Victoria: Entente Cordiale

So now that Victoria’s safely married off, it’s time for Europe’s attention to turn to the other young queen regnant: Isabella of Spain. ‘Let’s find her a husband,’ shout the male throneholders of Europe, collectively.

In corner A is the French king, Louis Philippe, who’s looking for a royal spouse for his youngest son, Antoine, because Louis is worried Antoine might actually have to work for a living otherwise. Heaven forbid!

In corner B is (you guessed it!) Uncle Leopold, who has a nephew or something that he’s shoving forward. Leopold is poor in tact but definitely rich in single nephews, eh? Also: fun fact! Leopold’s wife was Louis Philippe’s eldest daughter!

The British are NOT ok with their traditional enemy, France, allying so closely with the mighty Spanish empire. Victoria thinks she should just write Louis Phlippe a note, monarch to monarch, urging him to abandon this match. It’s adorable that she actually thinks that’ll work.

Peel turns to Albert and asks him to convince her not to write that letter, because it might then seem like they’re trying to stack the decks in favour of Uncle Leopold’s groom. Albert’s still in a funk, post ‘I’m your uncle/father’, so he’s not too interested in doing much here. He does kind of mention leaving off the letter, but Victoria just seizes on that and decides it’d be better to just go to France in person and ask Louis Philippe not to go through with this. Hey, whatever gets you a free trip to France, I guess!

Off they all go, with the Duchess of Buccleuch in tow. She, of course, is a total English stereotype this episode. She hates the French! She hates France! She doesn’t understand the food and just wants some tea and toast! Which they have but don’t seem to understand what she’s asking for (I amuse myself by pretending that the footman she’s yelling at totally understands what she wants but is just messing with her and feigning ignorance.).

Also along on this trip are Lord Alfred, a member of the royal household, and Mr Drummond, who works for Peel. These two pretty, pretty boys have been having a…thing. Kind of. They’re flirting all over the place, but then Lord Alfred learned that Drummond’s engaged, so he pouts halfway to France, but then loosens up and, actually, these two start to become a bit fun.

In France, the French are total stereotypes as well. They’re invaders of personal space! They kiss on both cheeks! They wear makeup and are snotty! They have amazing food and elaborate rituals for eating it!

Victoria decides she’s going to have a bit of fun here and asks Skerrett to score her some cosmetics so she can ‘enhance herself’ a la francaise.

Albert, being Albert, HATES France and all the Frenchiness therein. He clearly thinks all the women are whores and the guys are gross and is shocked when he sees his wife with (some extremely modest, I must say) rouge on her. He tells her how much he hates it, as they get ready for bed, and she’s like, ‘I don’t even know what to do with you anymore. WHAT IS YOUR PROBLEM?’

Oh, and Ernest is there as well, because David Oakes is now a regular cast member and they just need to keep inserting him. I’m not complaining, mind, because Ernest is much more fun than Albert and I’m enjoying seeing David Oakes as someone other than a crazed, violent, rapist, so I’m all for it.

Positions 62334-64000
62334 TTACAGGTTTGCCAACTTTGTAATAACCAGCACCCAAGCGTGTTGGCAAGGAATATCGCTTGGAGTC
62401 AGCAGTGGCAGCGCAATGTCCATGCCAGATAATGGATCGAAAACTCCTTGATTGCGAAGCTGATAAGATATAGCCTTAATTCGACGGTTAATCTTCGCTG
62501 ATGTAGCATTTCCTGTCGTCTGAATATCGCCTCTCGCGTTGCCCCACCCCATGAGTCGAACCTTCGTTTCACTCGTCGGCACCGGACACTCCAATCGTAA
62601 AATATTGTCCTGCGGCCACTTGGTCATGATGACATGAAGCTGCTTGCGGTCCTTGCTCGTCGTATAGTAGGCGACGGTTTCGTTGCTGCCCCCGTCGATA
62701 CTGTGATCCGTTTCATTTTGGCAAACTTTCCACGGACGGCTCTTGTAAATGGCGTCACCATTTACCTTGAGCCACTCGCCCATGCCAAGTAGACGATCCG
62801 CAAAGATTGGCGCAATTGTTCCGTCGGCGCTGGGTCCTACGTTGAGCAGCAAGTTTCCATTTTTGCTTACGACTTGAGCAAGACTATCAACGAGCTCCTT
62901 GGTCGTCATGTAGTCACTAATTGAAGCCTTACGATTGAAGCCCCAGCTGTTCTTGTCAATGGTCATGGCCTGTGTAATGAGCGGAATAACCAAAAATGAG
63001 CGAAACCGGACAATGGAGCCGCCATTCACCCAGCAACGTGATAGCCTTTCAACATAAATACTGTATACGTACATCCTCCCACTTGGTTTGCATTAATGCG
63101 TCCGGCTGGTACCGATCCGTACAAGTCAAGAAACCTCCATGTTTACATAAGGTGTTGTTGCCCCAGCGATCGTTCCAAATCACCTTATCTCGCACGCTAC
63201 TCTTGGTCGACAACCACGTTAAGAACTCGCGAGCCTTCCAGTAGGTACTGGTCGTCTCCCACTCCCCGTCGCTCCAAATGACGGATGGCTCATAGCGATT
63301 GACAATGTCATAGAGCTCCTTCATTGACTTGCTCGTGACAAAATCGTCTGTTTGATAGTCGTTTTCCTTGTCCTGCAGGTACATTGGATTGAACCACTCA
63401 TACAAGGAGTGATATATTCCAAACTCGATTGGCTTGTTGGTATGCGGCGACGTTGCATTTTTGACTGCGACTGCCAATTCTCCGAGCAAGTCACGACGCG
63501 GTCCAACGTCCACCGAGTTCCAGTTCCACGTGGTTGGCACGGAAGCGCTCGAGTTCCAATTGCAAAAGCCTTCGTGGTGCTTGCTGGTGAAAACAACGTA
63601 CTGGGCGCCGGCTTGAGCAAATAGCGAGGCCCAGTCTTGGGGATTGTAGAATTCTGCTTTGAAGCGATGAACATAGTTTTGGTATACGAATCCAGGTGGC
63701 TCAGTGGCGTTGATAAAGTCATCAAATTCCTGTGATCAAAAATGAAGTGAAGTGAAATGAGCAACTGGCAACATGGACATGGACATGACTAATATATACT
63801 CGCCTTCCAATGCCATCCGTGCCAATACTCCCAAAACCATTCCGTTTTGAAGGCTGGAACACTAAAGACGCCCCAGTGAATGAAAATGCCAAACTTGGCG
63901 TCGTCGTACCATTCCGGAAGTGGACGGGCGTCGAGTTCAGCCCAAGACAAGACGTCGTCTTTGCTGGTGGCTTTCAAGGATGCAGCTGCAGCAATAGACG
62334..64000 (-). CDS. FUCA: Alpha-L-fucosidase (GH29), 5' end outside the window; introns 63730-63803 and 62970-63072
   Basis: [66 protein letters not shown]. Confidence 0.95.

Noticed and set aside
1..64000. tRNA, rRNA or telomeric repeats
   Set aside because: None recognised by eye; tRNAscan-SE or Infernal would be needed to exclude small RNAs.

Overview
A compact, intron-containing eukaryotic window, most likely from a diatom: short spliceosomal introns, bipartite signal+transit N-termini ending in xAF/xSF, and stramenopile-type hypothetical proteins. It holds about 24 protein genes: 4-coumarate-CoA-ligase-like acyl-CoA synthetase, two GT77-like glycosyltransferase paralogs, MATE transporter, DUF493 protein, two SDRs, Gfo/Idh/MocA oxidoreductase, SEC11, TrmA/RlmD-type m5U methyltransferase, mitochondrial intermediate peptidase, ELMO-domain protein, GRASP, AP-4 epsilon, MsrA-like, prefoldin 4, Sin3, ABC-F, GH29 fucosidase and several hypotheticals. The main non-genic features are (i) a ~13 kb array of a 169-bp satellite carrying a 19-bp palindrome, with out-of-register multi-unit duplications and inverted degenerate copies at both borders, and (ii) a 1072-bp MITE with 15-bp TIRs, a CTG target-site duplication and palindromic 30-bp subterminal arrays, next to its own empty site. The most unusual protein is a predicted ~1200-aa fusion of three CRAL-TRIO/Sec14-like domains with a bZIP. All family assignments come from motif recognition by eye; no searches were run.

While Victoria tries to get a reluctant Louis Philippe to talk marriage treaties, Albert pouts and talks about how fake it all is and how much he just wants some nature. He’s out-Walden-ing Thoreau at this point, which is surprising for someone as into technology as Albert is. Is that not also a sort of artifice?

He finally finds his happy place in a freezing cold but idyllic woodland lake, after stomping away from a lovely looking garden party. He dives in, and Drummond and Alfred are only too eager to strip to their birthday suits and follow. Ernest takes a dip as well, though he keeps most of his clothes on. Prince Antoine just kind of rolls his eyes at these crazy English and Germans, with their love of bathing in cold water. What can I say, Antoine, they breed ’em seriously tough in Germany and Britain! If you don’t like swimming in cold water, you’re not swimming at all!

Victoria and a few ladies wander by and get an eyeful, which just amuses Victoria. She decides to have a little fun with Albert, though, so when he gets back to their room later she pretends for all of ten seconds to be really angry with him. But then she starts smiling and laughing and Albert, who apparently had that rod up his bum dissolved by the water, gets playful and the two of them clearly have a bit of holiday sex before Albert finally opens up to her about Leopold’s confession. Victoria couldn’t care a jot who Albert’s father is or was, so Albert relaxes and agrees to try and help her out with Louis Philippe, who’s been refusing to discuss the Spanish matter.

That evening, Victoria brings up the subject, and Albert jumps in and employs a really strange and confusing metaphor using a bunch of grapes that basically boils down to: how about neither of us go for the little queen, eh? That way Britain doesn’t get mad at France, France doesn’t get mad at Britain, and some minor princeling or grand duke from Whereveristan can marry this girl. No war! Win-win!

Louis Philippe agrees. The English people go home. And then hear that Antoine has got engaged to Isabella after all. The French are liars, you know. But cheer up, Victoria: Antoine didn’t marry Isabella of Spain after all. He married her little sister, tried to grab the Spanish throne years later, lost, and had to content himself with seeing his daughter, Mercedes, become Queen of Spain after marrying her first cousin, Isabella’s son, who became the king. And there’s your marital history for the day, folks!



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